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Chicken Thigh Experiment

post #1 of 8
Thread Starter 

As a newbie to the smoking game, I'm testing out variables to try and make the best smoked food as efficient as possible. This was my first go round with chicken, so I thought I would test to see what impact brine and rub had on thighs.

 

Here's how it went down:

  1. Purchased 20 chicken thighs at my local grocery store.
  2. Brined 10 thighs for 12 hours using the Slaughterhouse brine recipe. Left the other 10 in the sealed package.
  3. The next morning, I removed the thighs from the brine and patted them down to help dry them out. I took half of the brined thighs and seasoned them with Shooter's poultry rub. The other 5 brined thighs were left without rub. All 10 brined thighs were placed atop paper towels on a baking sheet and left to dry in the fridge for ~12 hours.
  4. I sliced open the unbrined thighs, and applied the rub to 5 of the thighs. I left the other 5 without rub and returned the opened package to the fridge for ~12 hours.
  5. Heated smoker to 350F using pecan pellets.
  6. Removed all 20 thighs from the fridge, placed in smoker with skin-side down for ~1 hour until IT reached 170 (did not flip or rotate chicken while smoking).
  7. Served to my family without them knowing which was which, in hopes to get unbiased feedback on whether brine or rub really make much of a difference.

 

Lessons learned:

The overall consensus was the following: brine + rub >> brine >> rub > nothing

  • Brine made a MAJOR difference in flavor. The brine + rub was voted the favorite
  • Rub made a MINOR difference in flavor. The brine was better than the no brine + rub.

 

In the future I will continue to brine and rub, but I was unable to get the crispy "bite through skin." The meat was very juicy at 170F IT, maybe too juicy? Flavor was excellent but I want to work on that skin. I thought the 350F would have taken care of it. Maybe I need to let them dry for more than 12 hours?

 

Any tips? 


Edited by kaz4121 - 4/23/16 at 6:33pm
post #2 of 8

WOW, great experiment.   I have never brined chicken, now I will try it.

 

At that temp skin side down the skin should have been good.   I only dry for 12 hours or so.

post #3 of 8

Good test. Twelve hours is usually good but the longer you let dry, the better the result. A sprinkle and message with Baking Soda helps crisp and with color. The high pH enhances the browning. Skin down will not get as crispy as skin up. Gravity causes all the moisture and fat coming out of the meat to flow down and collect under the skin. There is A LOT of moisture in brined meat, how can the skin dry and crisp holding water like a pool liner? It will dry and crisp eventually but the meat will be over done. Been using my Families favorite brine for over 25 years with great result...JJ

post #4 of 8
Quote:
Originally Posted by Chef JimmyJ View Post
 

Good test. Twelve hours is usually good but the longer you let dry, the better the result. A sprinkle and message with Baking Soda helps crisp and with color. The high pH enhances the browning. Skin down will not get as crispy as skin up. Gravity causes all the moisture and fat coming out of the meat to flow down and collect under the skin. There is A LOT of moisture in brined meat, how can the skin dry and crisp holding water like a pool liner? It will dry and crisp eventually but the meat will be over done. Been using my Families favorite brine for over 25 years with great result...JJ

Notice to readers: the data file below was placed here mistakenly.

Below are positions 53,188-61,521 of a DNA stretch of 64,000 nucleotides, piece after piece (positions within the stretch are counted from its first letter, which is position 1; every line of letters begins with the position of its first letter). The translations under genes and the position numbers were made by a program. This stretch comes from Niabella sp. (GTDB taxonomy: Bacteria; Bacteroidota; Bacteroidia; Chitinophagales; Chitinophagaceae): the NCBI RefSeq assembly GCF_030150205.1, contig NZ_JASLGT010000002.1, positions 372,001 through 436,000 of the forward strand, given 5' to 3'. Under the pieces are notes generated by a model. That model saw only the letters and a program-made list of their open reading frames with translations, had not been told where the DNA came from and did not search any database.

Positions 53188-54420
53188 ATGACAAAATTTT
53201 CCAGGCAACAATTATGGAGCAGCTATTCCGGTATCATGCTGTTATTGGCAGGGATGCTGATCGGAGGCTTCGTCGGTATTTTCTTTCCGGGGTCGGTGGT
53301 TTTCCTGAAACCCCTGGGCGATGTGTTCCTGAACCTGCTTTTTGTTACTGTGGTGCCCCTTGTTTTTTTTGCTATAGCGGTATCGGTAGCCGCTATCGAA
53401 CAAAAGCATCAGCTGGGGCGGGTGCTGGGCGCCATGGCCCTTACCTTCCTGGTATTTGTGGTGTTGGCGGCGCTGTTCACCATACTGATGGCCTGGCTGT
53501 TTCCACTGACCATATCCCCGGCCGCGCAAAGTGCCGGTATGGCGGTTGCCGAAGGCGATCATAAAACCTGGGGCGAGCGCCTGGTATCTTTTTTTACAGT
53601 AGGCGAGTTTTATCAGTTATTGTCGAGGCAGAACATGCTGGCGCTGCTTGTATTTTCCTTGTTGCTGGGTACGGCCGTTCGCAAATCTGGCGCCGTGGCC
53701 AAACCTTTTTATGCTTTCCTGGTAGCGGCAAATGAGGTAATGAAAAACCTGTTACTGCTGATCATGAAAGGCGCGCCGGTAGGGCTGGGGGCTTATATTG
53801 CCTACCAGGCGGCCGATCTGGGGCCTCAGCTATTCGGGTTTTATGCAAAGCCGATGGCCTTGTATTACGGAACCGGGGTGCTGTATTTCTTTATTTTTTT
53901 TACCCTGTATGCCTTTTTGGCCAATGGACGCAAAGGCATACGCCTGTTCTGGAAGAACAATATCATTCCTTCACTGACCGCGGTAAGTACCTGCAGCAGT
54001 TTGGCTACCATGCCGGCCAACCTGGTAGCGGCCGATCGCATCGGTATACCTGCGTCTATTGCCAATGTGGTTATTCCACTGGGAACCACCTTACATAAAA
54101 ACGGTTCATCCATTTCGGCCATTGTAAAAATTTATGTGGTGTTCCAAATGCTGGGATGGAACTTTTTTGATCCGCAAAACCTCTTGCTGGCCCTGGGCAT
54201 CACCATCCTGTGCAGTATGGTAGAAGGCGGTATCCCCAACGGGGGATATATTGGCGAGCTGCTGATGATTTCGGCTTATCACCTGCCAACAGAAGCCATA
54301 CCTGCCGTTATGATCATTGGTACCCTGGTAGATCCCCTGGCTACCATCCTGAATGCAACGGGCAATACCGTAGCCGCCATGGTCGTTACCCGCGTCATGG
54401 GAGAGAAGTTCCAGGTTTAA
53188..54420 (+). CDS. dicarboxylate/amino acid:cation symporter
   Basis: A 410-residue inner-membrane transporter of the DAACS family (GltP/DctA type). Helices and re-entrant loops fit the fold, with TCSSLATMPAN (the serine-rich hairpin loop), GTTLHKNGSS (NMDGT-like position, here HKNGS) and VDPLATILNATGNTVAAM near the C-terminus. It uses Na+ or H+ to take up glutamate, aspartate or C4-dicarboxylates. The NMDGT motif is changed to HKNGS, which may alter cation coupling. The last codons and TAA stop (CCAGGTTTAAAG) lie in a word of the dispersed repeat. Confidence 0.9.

Once again we learn from you JJ

post #5 of 8
Thread Starter 
Quote:
Originally Posted by Chef JimmyJ View Post
 

Good test. Twelve hours is usually good but the longer you let dry, the better the result. A sprinkle and message with Baking Soda helps crisp and with color. The high pH enhances the browning. Skin down will not get as crispy as skin up. Gravity causes all the moisture and fat coming out of the meat to flow down and collect under the skin. There is A LOT of moisture in brined meat, how can the skin dry and crisp holding water like a pool liner? It will dry and crisp eventually but the meat will be over done. Been using my Families favorite brine for over 25 years with great result...JJ

 

Thanks for the tip. I read skin side down on a Traeger recipe so just followed that, but your explanation makes a lot more sense. I'll definitely extend my drying for 24 hours and try to massage with baking soda ahead of time. And smoke skin side up, for sure!.

post #6 of 8

Great experiment kaz.  You pretty much tested for all the variables.  This should give new (and old) smokers a good comparison.

 

:points:

 

Gary

post #7 of 8

Great thread!

 

Thanks for the input JJ!

 

Al

post #8 of 8
JJ's got you covered. Dry skin = crispy skin. If you don't have time to dry the skin hit it with a hair dryer on low right before putting it on the smoker.

When the chicken hits an IT of 155 if the skin isn't crisp, remove it and finish in a hot grill or under the broiler. A propane torch can do the trick too.
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